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What did Wittgenstein have to say about religion? Where, and when, did he say what he said (and not necessarily wrote) about religion? These questions, though not moot, have spare and distinctive answers. For, as opposed to his writings on mathematics, which, as we now know, took up a massive amount (almost or over half) of his total output, his writings on religion can be easily pinpointed in certain paragraphs and pages. That is to say — if one identifies writings on religion as places where religion (or religious ritual, or god) is mentioned explicitly, then the total “religious” output may seem meager indeed. There is, undoubtedly, another way of locating religious writings, a more amorphous and evasive way of interpretation which, even within its amorphousness, can still be construed either more narrowly or more widely. Narrowly — by simply adding the concept of the mystical and the spiritual into our talk of religion, thereby broadening Wittgenstein’s field of talk about religion to include his talk of the mystical and the spiritual, and inserting interpretation of the mystical into interpretation of the religious. We have encountered the mystical before, while investigating the limits of language (and thought), while addressing the ethical, while speaking of that which can only be shown. And we will encounter the religious, in various interpretations, under that same manner of analysis as parallel to, included in, or inclusive of the mystical.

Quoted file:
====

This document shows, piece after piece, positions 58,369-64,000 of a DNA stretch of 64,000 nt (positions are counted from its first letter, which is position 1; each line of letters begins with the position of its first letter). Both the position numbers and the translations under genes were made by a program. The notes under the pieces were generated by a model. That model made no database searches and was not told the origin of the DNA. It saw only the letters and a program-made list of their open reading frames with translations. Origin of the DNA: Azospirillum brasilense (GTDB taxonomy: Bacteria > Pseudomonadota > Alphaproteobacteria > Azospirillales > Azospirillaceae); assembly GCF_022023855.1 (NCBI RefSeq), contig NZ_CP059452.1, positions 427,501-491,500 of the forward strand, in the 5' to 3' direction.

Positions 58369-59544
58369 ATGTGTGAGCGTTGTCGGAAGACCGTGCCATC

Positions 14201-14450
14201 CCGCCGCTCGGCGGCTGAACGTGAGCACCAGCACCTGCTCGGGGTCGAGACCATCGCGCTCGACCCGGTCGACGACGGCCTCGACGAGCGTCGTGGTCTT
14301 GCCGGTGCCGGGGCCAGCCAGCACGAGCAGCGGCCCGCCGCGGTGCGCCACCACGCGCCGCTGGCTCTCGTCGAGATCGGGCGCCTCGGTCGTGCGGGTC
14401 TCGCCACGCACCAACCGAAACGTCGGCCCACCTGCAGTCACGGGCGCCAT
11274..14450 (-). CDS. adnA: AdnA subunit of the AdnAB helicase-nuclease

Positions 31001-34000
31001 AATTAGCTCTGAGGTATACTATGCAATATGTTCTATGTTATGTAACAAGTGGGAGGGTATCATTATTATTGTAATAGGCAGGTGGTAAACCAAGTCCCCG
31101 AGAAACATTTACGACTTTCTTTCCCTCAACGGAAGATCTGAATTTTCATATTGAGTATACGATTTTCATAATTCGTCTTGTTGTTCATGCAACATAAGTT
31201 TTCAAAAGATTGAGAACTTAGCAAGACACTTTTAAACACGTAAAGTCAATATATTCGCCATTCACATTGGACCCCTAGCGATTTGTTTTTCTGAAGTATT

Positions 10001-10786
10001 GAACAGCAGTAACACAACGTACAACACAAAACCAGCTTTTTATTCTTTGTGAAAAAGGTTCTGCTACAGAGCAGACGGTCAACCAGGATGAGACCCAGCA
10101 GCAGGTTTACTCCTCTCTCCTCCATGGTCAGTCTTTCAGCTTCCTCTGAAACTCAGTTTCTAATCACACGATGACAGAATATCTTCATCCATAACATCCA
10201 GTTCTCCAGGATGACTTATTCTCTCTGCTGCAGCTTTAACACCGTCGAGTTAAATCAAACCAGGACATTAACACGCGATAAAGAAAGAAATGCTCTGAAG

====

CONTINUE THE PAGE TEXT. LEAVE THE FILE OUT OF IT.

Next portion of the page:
KeywordsReligious Belief Religious Practice Standard Reading Religious Language Interpretive Work
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